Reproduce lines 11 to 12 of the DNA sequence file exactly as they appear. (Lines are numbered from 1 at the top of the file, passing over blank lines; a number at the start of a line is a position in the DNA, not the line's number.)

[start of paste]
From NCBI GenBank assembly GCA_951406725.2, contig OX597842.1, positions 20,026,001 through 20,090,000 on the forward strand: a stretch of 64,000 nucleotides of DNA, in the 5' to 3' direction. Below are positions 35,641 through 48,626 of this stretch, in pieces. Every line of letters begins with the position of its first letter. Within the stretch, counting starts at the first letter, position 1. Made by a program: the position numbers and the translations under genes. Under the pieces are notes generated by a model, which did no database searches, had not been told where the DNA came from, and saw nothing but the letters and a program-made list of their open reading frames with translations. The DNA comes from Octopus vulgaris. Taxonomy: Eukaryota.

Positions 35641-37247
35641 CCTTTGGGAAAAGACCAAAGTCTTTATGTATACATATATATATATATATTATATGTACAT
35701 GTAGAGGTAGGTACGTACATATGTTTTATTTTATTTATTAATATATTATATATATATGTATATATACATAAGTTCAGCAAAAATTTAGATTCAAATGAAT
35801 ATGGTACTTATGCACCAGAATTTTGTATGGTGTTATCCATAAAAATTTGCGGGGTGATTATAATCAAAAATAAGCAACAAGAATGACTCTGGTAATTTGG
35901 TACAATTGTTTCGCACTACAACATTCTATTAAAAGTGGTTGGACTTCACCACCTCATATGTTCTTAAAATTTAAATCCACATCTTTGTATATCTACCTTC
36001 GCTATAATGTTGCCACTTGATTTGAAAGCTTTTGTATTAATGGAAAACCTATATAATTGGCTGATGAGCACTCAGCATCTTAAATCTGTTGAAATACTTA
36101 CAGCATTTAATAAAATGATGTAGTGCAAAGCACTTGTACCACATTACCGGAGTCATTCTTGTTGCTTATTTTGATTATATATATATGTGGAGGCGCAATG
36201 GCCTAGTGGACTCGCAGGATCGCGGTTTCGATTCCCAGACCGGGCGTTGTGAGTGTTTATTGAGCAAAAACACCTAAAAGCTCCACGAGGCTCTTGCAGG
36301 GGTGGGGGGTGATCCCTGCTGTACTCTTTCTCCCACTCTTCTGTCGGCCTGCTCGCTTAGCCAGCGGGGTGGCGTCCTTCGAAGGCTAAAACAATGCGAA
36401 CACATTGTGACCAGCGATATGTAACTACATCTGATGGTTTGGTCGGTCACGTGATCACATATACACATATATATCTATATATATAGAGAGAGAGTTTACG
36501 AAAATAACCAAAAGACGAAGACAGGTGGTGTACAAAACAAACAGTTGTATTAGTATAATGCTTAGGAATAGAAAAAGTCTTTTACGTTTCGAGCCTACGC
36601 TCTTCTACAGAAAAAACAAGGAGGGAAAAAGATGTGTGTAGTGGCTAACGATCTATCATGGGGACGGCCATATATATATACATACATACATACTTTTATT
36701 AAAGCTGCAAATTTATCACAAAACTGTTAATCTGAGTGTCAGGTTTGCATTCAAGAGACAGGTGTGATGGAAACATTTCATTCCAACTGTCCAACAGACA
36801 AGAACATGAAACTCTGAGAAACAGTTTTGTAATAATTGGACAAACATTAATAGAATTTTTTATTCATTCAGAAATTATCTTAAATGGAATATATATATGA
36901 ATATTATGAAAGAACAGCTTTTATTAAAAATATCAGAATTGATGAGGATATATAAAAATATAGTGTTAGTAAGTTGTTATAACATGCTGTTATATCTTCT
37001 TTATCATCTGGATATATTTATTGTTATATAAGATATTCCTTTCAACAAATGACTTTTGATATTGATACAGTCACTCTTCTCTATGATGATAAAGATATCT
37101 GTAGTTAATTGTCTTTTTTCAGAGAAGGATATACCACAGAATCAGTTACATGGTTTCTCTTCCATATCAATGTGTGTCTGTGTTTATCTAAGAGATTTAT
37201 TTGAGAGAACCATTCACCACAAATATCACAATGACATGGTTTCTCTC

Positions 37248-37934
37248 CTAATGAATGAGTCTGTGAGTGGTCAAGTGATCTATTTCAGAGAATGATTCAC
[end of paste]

36401 CACATTGTGACCAGCGATATGTAACTACATCTGATGGTTTGGTCGGTCACGTGATCACATATACACATATATATCTATATATATAGAGAGAGAGTTTACG
36501 AAAATAACCAAAAGACGAAGACAGGTGGTGTACAAAACAAACAGTTGTATTAGTATAATGCTTAGGAATAGAAAAAGTCTTTTACGTTTCGAGCCTACGC